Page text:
PINELLAS COUNTY, Fla. (CW44 News At 10) - Week one of early voting across Tampa Bay is now wrapping up one local organization is working to make sure the voting process has gone smoothly in St. Petersburg and other areas. CW44's Andrea Alvarez sat down with those leaders, Friday to discuss the issues.
"We're really passionate about reducing voter suppression and just making sure that we have - folks have unfettered access to their democracy," said Linsey Grove, President of League of Women Voters of St. Pete.
Celebrating 100 years right now, the League of Women Voters has had their work cut out for them in 2020. They're a nonpartisan political organization that focuses on empowering voters, defending democracy and urging the community to advocate for issues that they care about. "The St. Petersburg area is a local chapter that's a part of the Florida league."
The St. Petersburg chapter in Tampa Bay was one of the original founders of the Florida State league, so they've been around for quite some time. "Part of our decades-long process, we actually, every single year come up with what we call a program, and the program is just made up of the issues that our membership decides to work on. But then, of course, we also have issues that are local that we care about. And a lot of times they align with state priorities and even federal priorities. For instance, one of our issues that we focus on is immigration. We also work on reproductive justice, we work on gun safety."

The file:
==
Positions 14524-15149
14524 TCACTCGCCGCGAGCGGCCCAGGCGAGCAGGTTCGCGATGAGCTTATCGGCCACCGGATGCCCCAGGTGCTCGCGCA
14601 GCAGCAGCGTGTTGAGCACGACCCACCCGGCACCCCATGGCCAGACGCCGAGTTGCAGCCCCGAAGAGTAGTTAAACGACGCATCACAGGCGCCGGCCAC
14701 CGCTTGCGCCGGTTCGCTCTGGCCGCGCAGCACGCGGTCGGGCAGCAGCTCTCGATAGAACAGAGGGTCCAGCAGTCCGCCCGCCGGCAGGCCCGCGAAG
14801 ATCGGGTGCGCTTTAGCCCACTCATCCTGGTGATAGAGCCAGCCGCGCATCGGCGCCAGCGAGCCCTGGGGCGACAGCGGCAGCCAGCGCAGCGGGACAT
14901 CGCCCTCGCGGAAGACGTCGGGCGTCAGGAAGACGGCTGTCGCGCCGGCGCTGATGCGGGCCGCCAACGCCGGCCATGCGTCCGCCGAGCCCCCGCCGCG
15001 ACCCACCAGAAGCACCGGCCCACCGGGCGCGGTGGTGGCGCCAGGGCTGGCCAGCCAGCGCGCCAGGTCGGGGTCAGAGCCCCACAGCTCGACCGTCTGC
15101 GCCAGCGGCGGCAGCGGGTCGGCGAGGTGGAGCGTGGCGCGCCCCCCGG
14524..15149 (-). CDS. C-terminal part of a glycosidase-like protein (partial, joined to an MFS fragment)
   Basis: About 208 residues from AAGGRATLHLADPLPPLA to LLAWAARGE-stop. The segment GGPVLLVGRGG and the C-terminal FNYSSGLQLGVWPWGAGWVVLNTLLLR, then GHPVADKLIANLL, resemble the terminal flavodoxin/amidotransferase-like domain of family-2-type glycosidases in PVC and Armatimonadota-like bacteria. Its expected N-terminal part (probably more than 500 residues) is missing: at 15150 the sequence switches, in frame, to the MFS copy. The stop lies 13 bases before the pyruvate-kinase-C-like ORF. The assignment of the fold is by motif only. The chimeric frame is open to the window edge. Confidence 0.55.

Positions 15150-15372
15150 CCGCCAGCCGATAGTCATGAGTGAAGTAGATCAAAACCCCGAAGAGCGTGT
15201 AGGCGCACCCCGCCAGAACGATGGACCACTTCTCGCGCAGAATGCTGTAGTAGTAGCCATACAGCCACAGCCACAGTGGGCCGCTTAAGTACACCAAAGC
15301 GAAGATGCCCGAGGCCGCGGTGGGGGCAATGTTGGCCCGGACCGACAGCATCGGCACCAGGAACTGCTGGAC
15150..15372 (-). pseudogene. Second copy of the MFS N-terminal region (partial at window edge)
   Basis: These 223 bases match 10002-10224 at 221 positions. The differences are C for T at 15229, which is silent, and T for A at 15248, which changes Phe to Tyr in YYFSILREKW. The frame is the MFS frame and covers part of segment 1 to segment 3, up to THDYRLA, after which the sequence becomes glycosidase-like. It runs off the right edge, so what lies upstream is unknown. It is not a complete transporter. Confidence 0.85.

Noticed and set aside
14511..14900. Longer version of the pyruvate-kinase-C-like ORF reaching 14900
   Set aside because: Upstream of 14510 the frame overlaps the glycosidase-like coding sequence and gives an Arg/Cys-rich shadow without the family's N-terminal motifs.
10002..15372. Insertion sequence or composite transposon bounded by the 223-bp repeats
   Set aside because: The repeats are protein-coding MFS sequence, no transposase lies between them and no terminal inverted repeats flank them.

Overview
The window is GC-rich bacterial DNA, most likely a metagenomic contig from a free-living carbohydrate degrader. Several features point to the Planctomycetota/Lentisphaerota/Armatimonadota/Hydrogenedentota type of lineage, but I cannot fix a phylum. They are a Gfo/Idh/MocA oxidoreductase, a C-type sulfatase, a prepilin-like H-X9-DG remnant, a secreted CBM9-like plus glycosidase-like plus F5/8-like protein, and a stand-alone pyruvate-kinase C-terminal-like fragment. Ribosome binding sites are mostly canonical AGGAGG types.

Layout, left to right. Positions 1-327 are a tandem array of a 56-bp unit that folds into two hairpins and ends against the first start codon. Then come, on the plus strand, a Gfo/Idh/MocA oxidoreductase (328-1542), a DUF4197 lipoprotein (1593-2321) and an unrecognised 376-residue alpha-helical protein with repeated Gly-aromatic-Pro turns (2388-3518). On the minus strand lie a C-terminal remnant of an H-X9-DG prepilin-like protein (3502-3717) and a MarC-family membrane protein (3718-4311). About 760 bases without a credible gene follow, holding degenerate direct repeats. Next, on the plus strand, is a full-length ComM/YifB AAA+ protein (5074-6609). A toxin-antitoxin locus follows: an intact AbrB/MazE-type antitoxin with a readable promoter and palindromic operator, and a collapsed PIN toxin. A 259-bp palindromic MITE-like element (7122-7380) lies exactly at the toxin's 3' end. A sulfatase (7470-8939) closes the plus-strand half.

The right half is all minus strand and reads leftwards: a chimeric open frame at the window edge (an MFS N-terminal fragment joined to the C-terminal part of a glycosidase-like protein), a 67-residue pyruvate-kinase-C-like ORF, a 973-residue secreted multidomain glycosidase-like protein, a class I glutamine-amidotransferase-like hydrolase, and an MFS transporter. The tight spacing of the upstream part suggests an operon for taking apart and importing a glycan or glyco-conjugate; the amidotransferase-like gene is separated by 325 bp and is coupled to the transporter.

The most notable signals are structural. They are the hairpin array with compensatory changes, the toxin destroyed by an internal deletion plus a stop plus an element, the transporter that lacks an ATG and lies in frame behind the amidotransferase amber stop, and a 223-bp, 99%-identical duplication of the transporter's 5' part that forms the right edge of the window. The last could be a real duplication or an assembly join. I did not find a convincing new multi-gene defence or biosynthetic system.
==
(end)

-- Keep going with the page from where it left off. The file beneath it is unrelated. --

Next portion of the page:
This year, the League sent out thousands of handwritten cards to voters to urge them to use their voice to vote right now. Grove and her team in St. Pete also focus on core voting issues like voting access, government accountability, and voting technology. "Really, what that means is that we educate voters, we register voters, and we also make sure that voters have the skills and knowledge to become advocates themselves."
A key component of their mission is that the focus is on you and not the campaign trails. "We really focus on the issues. We're not focused on partisanship, we're not focused on campaigns,"
said Grove, and it's personal for her. "As a public health practitioner. I care deeply about evidence and using research as a way to come to conclusions. And so one of the great things about the League is that we study everything."
Her message to you is to view the League of Women Voters as a resource in your community, to advocate for what you believe in. "You know, let's say a particular community group says, 'Hey, we really want to work on this issue, and it happens to align with the position that the League has, but maybe it's not a part of our program.' That doesn't mean we can't partner and create and do coalition work.
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